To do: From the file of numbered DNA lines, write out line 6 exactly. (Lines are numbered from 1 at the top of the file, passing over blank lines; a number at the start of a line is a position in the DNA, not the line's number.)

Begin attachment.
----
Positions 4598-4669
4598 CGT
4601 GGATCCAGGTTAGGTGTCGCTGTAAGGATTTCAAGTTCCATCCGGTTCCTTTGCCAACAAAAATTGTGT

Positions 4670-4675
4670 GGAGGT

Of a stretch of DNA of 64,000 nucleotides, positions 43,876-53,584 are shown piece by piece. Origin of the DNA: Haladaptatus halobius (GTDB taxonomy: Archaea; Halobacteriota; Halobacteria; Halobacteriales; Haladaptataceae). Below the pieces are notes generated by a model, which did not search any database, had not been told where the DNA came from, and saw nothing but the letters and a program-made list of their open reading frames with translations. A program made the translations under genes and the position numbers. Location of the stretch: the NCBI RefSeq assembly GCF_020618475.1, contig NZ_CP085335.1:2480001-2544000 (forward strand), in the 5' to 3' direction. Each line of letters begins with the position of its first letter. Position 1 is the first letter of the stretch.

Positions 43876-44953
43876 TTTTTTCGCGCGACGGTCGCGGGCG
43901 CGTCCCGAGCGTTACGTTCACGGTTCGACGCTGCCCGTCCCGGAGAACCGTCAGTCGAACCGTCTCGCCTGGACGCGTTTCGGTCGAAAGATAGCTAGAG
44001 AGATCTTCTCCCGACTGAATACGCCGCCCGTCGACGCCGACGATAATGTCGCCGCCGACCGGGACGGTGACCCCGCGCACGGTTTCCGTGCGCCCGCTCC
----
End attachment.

Of a stretch of DNA of 64,000 nucleotides, positions 43,876-53,584 are shown piece by piece. Origin of the DNA: Haladaptatus halobius (GTDB taxonomy: Archaea; Halobacteriota; Halobacteria; Halobacteriales; Haladaptataceae). Below the pieces are notes generated by a model, which did not search any database, had not been told where the DNA came from, and saw nothing but the letters and a program-made list of their open reading frames with translations. A program made the translations under genes and the position numbers. Location of the stretch: the NCBI RefSeq assembly GCF_020618475.1, contig NZ_CP085335.1:2480001-2544000 (forward strand), in the 5' to 3' direction. Each line of letters begins with the position of its first letter. Position 1 is the first letter of the stretch.